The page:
Variety (September 05, 1951)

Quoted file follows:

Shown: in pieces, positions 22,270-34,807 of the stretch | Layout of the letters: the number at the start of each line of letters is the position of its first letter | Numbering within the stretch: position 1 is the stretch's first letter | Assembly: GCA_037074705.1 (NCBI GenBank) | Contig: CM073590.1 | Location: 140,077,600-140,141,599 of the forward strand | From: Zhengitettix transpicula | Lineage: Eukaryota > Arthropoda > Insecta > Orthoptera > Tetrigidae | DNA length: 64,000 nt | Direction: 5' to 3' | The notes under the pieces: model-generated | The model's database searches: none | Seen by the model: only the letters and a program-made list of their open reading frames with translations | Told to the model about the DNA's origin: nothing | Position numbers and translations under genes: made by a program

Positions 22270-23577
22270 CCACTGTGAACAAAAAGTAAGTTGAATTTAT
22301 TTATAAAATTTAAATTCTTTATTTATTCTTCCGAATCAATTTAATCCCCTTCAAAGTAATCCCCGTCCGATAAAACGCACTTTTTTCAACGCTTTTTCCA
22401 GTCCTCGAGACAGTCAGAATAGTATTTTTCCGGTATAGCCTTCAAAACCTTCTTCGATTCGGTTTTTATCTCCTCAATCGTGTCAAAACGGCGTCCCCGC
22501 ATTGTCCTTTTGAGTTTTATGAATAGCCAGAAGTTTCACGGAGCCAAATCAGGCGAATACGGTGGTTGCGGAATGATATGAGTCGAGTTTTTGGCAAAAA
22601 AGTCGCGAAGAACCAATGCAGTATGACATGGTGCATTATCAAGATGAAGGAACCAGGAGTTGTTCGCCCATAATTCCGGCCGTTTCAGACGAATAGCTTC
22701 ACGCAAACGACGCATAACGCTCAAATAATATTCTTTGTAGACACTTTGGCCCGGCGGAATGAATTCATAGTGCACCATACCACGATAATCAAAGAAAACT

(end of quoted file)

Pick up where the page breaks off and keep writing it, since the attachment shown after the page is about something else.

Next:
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Wednesday, September S, 1951 HCTUBES 7 INDIES CONTINUE HACKING COSTS r ' ’ • ■ , • » * '• ' • * sf , ♦ 4 : *' , t- w ■ ■ r , • -t » ' -Jv S *!T V Yank Indies Making Twice as Many Foreign Locationers as Major Cos. COMPO’s Big Trick “Movietime U. 8. A.** may be COMPO's big trick to make the organization stick. There is every indication in that direction. The Council of Motion Picture Organizations needed a real pay- off gimmick to turn the trick, and if "Movietime” doesn’t drama- tize industry cohesiveness and makl the grassroots recognize the values of intra-industry cooperation, nothing will. There are certain fundamentals which are best understood on a feet-on-the-ground basis. The hunger emotion is funda- mental. The boxoffice is the man-in-Film Row’s conception of another fundamental. Celluloid artistry is one thing but in the picture business man can’t live by art alone. “Movletlme U. S. A." reduces all the industry hoopla into one common de- nominator—a shot-in-the-arm for benefit of boxoffice. Luckily for the more lofty aspects of COMPO's industry purposes, the campaign, which has now been extended to a full year's drive, coincides with a flow of film product of high average. However, neither COMPO nor the energies of Messrs. Depinet, O’Donnell, Mayer. Coyne & Co. can ever offset another show business fundamental—the show’s the thing. The Hollywood production line is giving them good shows, fortunately, and it is assumed that the dire results that mediocrity has brought to the boxoffice will keynote, at all times, the necessity to main- tain high parity. . It is true, as one film executive once put it, “Nobody in Holly- wood has a production meeting or a story conference and de- cides. ’Let's set out to produce a stinker’ ”... but it is apparent, too, that harder application of production savvy and story values can minimize the ratio of flops. COMPO's latching onlo the im- proved quality output is the big plus to insure the organiza- tion's future. Abel . ‘Producer-Producer Has the Edge Over Other Producers-Hornbiow The Hollywood “producer-pro- ducer.’’ with few exceptions, has the edge over the actor-producer or the director-producer, because his thinking has to do with basic ideas and subject matter and not with star roles or showy directorial projects which are off the com- mercial beam, declares producer Arthur Hornblow. Jr. Hornblow has written the first of a series of articles by promi- nent members of the recently- organized Screen Producers Guild, designed to acquaint the public with what a producer is. Articles are being sent to general circula- tion mags and newspapers. “The actor-producer, by and large.” Hornblow states In his dis- cussion of producing as a fulltime profession, “picks vehicles for him- self, and here he has mostlv found demoralization and bankruptcy. This is not because they are not intelligent people, but because their thinking had nothing to do with baric ideas or subject matter, but had to do with star roles. “And the director-producers? They are very intelligent and very talented men. Without the direc- tor. we in the guild would be powerless . . . But the curious cir- cumstance is this, and this has been demonstrated in England, for instance, where the director-pro- ducer system has been practiced; the industry there which held a certain amount of promise a few years ago, has gone into almost complete collapse. Why has this happened? I think it is because director-producers think not of subjects or ideas, in the main, al- though some of them do; they (Continued on page 24> NLRB Orders Elections For Paramount Employees Washington. Sept. 4. National Labor Relations Board has ordered bargaining elections to be held the end of this month for (D advertising, publicity and contactmen for Paramount Inter- national Films operating in New York State; (2) advertising, pub- licity and contact people for Par- amount Pictures Corp. in New’ York State; and <3> office, clerical and accounting personnel of Par- amount Pictures Corp. and Par- amount Distributing Co., working at the homeoffice in N. Y. They will decide between Local H-63. Motion Picture Home Office Employees Union. IATSE, and Dis- trict 65 of the Distributing. Proc- essing and Office Workers. Board's order is in line with the recom- mendation of its trial examiner. [ Polyglot Pic Hollywood. Sepl. 4. Twentieth-Fox lot sounds like the Tower of Babel this week, with 60 actors speaking 13 languages in foreign em- bassy sequences for “Five Fingers.” In addition to English, the thesps break out with argu- ments in Greek. Turkish, Rus- sian. Hungarian. French, Ger- man. Italian. Arabic. Spanish, Japanese, Polish and Portu- guese. ‘Movietime’ Gets A Big Surprise: First 2 Gripes ‘‘Movietime U. S. A.” campaign has been getting such unanimous and enthusiastic response from exhibs throughout the country that execs of the b.o. promotional cam- paign have begun to pinch them- selves. This week they ran into assurances that they weren't dreaming, for the first of two squawks—almost welcome under the circfamstances—was heard. One was from the Independent Theatre Owmers of Ohio in its reg- ular service bulletin. The other was a telegram from Charles Niles, treasurer of Allied States Assn., to Hubert J. O’Donnell, chairman of the •‘Movietime” drive. Neither attack was on the pro- motion campaign directly. Rather, they w’ere objections to terms being sought on pix to be distributed during the “Movietime” drive start ing Oct. 1 and to other distrib prac- tices which the beefers in one way or another hooked up with the O’Donnell-led campaign. Neither objection was in any way an official expression of 1TOO or of Allied. Ohio bulletin merely printed the reaction of member Leo T. Jones and asked for com- ment from other members. Or- ganization's board Is to meet Sept. 11 in Columbus to discuss partici- pation in “Movietime” and wants guidance. Niles' telegraphic squawk was purely personal. “Why should an independent ex- hibitor,” Jones asked, “particular- ly one in a small town or city, or one with a subsequent run. partici* (Continued on page 24) TO KEEP APACE One of the moat striking aspects of cost reduction in the Industry in the past three years is the deep slash that has taken place in the average indie production budget. While the major studios have like- wise trimmed pic expenditures, they have been able to come no- where near the cuts the average indie has made. The deep hacking at budgets ap- plies mostly to the true indies— those who dig up their own financ- ing without second-money or guar- antees from a studio. A large num- ber of indies, incidentally, led by Stanley Kramer, have moved into the studio category, preferring to sacrifice some of their autonomy and potential profits for the ease and safety of big company backing. While Kramer particularly, with Columbia financing, is going in for heavier-budgeted product than that on which he built his reputation, the indies who have remained com- pletely free of studio ties have been bringing their costs down to what for them are much more re- alistic levels. That applies to every- one from Samuel Goldwyn, long the bellwether of the lone-wolf filmmakers, to the lowliest lads on shoestring row. Goldwyn a Special Case Goldwyn, of course, is a some- what special case. After going in for big. expensize product for many years, he turned to comparatively light-budgeted (for him) films dur- ing the fiscal scare that gripped Hollywood three years or so ago. With his newest effort, “I Want You,” just completed, he’s hit a level somewhere In between “Best Years of Our Lives” (1946) and (Continued on page 66) Lopert Preps ‘Cry,’ ‘Outcast’ Release Lopert Films is propping expan- sion of its sales organization with- in the next few weeks, in prepara- tion for handling two new Sir Alexander Korda plx this year. First will be “Cry. the Beloved Country.” which will go into re- lease in October, and the second is “Outcast of the Islands.” due for Christmas openings. Lopert has released only one major pic for Korda since its distribution agreement was made early this year. That is “Tales of Hoffmann/’ General salesmanage’- Sidney Deneau has pretty much handled that himself. He’ll appoint three or four reps throughout the country to aid with the new pix and possibly still further expand later. Morris Hclprin. Korda's U. S. rep. recently returned to New York with Ilva Lopert. Lo- pert Films chief, from huddles in London with Korda. Helprin said the British producer has just com- pleted two lesscr-budgeters and has a David Lean production now- shooting. In accordance with the Lopert agreement, these will be offered him first, but no relase is set. The pair just finished are “Mr. Denning Drives North.” with John (Continued on page 20) Bette’s Bit Hollywood, Sept. 4. Bette Davis, an established star and an Oscar winner, has accepted a minor role in “Phone Call from a Stranger” at 20th-Fox. In England It if customary for top names to ap- pear in supporting parts, but not in Hollywood. Actress will play a bedridden paralytic for about 10 minutes. Her husband, Gary Merrill, and Shelley Winters are billed as costars. COMPO Capitalizes On Gallup Survey Of B.O. Optimism An optimistic forecast by Dr. George Gallup on the film indus- try and a summary of a survey by Variety on gross incomes for ma- jor picture companies are included in a story being released by the Council of Motion Picture Organi- zations to financial editors and pub- lications this week. They are part of a quiet—and evidently highly effective—campaign that the all- industry public relations organiza- tion has been carrying on to ac- quaint financial writers with facts on status of the business. The yarn being sent out this week follows a recent luncheon for editors and reporters on the Wall St. Journal. Journal of Com- merce and the financial sections of the daily newspapers. Thy approxi- mately 10 writers present at the Hotel Astor, N. Y., huddle were addressed by Robert J. O’Donnell. Texas circuit operator and chair- man of the “Movietime U. S. A.” promotional drive; Arthur L. Mayer, exec. v.p. of COMPO. and Paul Raibourn. v.p. of Paramount and an outstanding industry econ- omist. Luncheon was arranged by Art Schmidt and Ray Bell, of Co- lumbia. who also were present. Success of the * session is un- doubtedly best illustrated by a mar- ket report issued a couple days (Continued on page 24) Finkelstein Quits Lopert, Joins Weiner Edward Finkelstein. executive as- sistant to Ilya Lopert. prez of Lo- pert Films Distributing Corp., for the past four years, resigned this week to join Sanford Weiner in setting up a new distribution firm. New company will handle product for both theatrical and TV markets. Finkelsteln-Weiner's initial the- atrical release will be William L. Snyder's “The Emperor’s Nightin- gale.” Czech import recently wound up a 16-week run at the Trans Lux 60th St. Theatre, N. Y. F-W outfit reportedly Is also pre- pared to partially finance indie the- atrical TV production. CHI THEATRE SHUTTERS IN IA STAGEHAND SNAG . Chicago, Sept. 4. Several weeks old labor dispute involving the North Center Theatre and International Alliance of The- atrical Stage Employees ended tem- porarily last week with shuttering of the theatre. Hassle started when the house dropped a stagehand from its pay- roll because of economy. Dis- missed stagehand, a member of IATSE Local 2, had been carried on the payroll under a union edict making it mandatory that all erst- while vaude houses keep stage em- ployees regardless of present policy. Demand followed by Local 2 that sister guild. IATSE Local 110. operators union, walk out in sym- pathy, a request which Gene At- kinson, operators chieftain nixed. Atkinson's refusal to pull out the projectionists was later remanded by IATSE prexy Richard Walsh. Many local film houses are still carrying stagehands. Among them are several nabes which at one time had stage activity, plus a ma- jority of downtown houses. Independent American producers will turn out almost twice as many fpreign locationers this year as the majors, an analysis of overseas film-making disclosed this week. More than 20 features will be made abroad either in whole or in part by indies to outdistance the top Hollywood studios in point of global lensing. Bulk of the foreign shooting will come from such indies as Irving Allen, Alexander Paal, Robert L. Lippert, Julian Lesser, Mort Briskin, Joseph Kaufman. Albert L e w i n, Benagoss Productions (Henry Rogers Benjamin-Germaine Gossler *, Norma Productions (Harold Hccht-Burt Lancaster), Douglas Fairbanks, Jr., Peter Cusick, George -Breakston-C. Ray Stahl. Orson Welles and Sam Spiegel. Prime reasons for the indies' tendency to roll their films abroad, trade observers feel, are the obvi- ous ones: lower costs and an op- portunity to capitalize upon natural backgrounds. Majors also effect similar budgetary savings in over- seas shooting, but in contrast to the indies, they have huge studios to maintain and a sufficient quantity of product must be made at home to keep down the domestic over- head. Now before the camera in Japan is Breakston-Stahl's "Geisha Girl.” Breakston previously made “Tokyo File 212” in the same country, and RKO now has it in release. Sam Spiegel's Horizon Productions is winding up “The Africa Queen” in a Britain studio. Most of the Humphrey Bogart-Katharine Hep- burn starrer, however, was lensed in Africa. Tleups with James Carreras' Ex- (Continued on page 28) UA Starts Sales Drive, Instead of Oct, to Take Advantage of B.O. Hike Because of the*\ipbeat nature of the current market, United Artists set its national sales drive in mo- tion over the weekend, dropping original plans to launch the cam- paign in October. Switch was decided upon at the series of field meetings last week between a trio of homeoffice execs and district and branch managers. William J. Heineman, distribution v.p.; Max Youngstein, ad-pub v.p„ and Bernard Kranze. sales man- ager, conducted the sessions in Chicago, San Francisco. New Or- leans and N. Y. Sales push.* 1 which runs to-Dec. 31, will depart from traditional in- dustry policy. Intead of honoring any individual, as is usually the case, drive will carry only the company's banner. Each branch manager will more or less set his own rules. Company will have had a total of 41 features in release by the end of the drive. Youngstein i will serve as coordinator from the I h.o. Also marking a departure. UA’s | big selling pitch will be without cash or other prizes. UA is oper- ating in the black but still has heavy losses incurred early in the year to overcome. Goldwyn, Golding Talk David Golding, newly-appointed ad-pub director for Samuel Gold- wyn Productions, left N. Y. last night (Tues.) for Coast huddles with Goldwyn. It will be his first meeting with the producer since Golding joined I the outfit. Hemsing Joins ECA For Europe Trade Union Pix Albert E. Hemsing, film division director for the Textile Workers Union of America and the Amal- gamated Clothing Workers of America, resigned the post last week to become film adviser for the Economic Cooperation Admin- istration's Labor Information Pro- gram for Marshall Plan countries. ECA plans to produce a number of pictures aimed at European trade union audiences, as part of its goal to increase industrial pro- ductivity and combat Communism. LIP is headed by Harry Martin, prez of the American Newspaper Guild. Hemsing will act as Mar- tin’s film adviser.